My Orange Wave 1 got the bad draw of running on the far left of the street. That meant full sun, rather than the shade of the buildings to the right. I train in the shade of trees around Lake Calhoun, Lake Harriett, Cedar Lake, Lake of the Isles, Minnehaha parkway, and Lake Nokomis in Minneapolis. But there are no trees and no shade as I run through New York. I am used to going about 10 miles before I need water, but here on race day, I need water about every 2 miles. I have my straw stuck through my pony tail holder, and reach up to pull it down, draw deeply from the water cup the volunteer has put in my outreached hand, and replace the straw for the next water stop. By mile 15 I am feeling my energy starting to fade, and I instead turn to Gatorade for a little boost. Those first sips of Gatorade taste like heaven. My body instantly responds to the bit of calories I've given it, and I again feel rejuvenated, and ready to push forward. By mile 17, I see a station for Gels, and see they have about 10 flavors to choose from. I choose orange/tangerine, having heard another runner recommend it. I tear it open with my teeth, and take a little squeeze. It has the consistency of toothpaste, and doesn't really appeal, but I know a few calories will help so I take a bit more and toss the rest.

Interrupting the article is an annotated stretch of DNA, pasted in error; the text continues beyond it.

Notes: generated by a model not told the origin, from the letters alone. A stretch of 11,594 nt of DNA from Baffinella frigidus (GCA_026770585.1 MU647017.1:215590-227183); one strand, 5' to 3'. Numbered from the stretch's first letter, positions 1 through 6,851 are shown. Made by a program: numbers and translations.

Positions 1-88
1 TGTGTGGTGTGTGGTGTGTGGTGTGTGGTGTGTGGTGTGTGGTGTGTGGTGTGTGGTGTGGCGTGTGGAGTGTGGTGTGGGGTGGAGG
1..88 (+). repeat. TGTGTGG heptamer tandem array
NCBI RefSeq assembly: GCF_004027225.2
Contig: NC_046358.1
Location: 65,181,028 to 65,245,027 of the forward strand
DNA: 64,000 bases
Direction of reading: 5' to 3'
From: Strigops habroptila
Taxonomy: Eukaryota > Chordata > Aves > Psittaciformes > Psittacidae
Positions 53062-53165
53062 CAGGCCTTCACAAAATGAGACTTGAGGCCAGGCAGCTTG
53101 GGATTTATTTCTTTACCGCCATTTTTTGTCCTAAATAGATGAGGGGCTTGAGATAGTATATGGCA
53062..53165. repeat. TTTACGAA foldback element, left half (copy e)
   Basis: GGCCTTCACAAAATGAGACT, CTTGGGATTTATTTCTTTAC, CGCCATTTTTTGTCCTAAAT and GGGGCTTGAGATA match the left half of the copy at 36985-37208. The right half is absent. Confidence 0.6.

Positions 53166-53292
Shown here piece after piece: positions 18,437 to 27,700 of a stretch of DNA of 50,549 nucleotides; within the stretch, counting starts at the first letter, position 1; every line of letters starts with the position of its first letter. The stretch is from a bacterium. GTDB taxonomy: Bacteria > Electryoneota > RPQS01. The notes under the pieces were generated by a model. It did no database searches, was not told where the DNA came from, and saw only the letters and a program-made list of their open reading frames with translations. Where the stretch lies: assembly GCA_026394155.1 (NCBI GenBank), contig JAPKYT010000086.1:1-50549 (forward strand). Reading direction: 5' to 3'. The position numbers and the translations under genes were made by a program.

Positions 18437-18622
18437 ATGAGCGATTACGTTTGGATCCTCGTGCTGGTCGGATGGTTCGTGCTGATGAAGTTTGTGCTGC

I am in the hardest mental miles, the high teens... not yet to 20, and no mental accomplishment for 16, 17, and 18. I decide to think about specific people in my life who have made a difference, choosing someone new about every ½ mile. I make some mental resolutions on spending more time with those I love, and less time on things that I won't remember in the long run. The encouragement of my friends, my family, and the crowd take me to a critical milestone, as I see a 20 sign ahead. I make sure to run carefully across the timing strip, knowing that each one I cross sends an electronic signal that those friends watching me online get to see. I feel good knowing they can be with me, and I say a prayer of thanks for their support.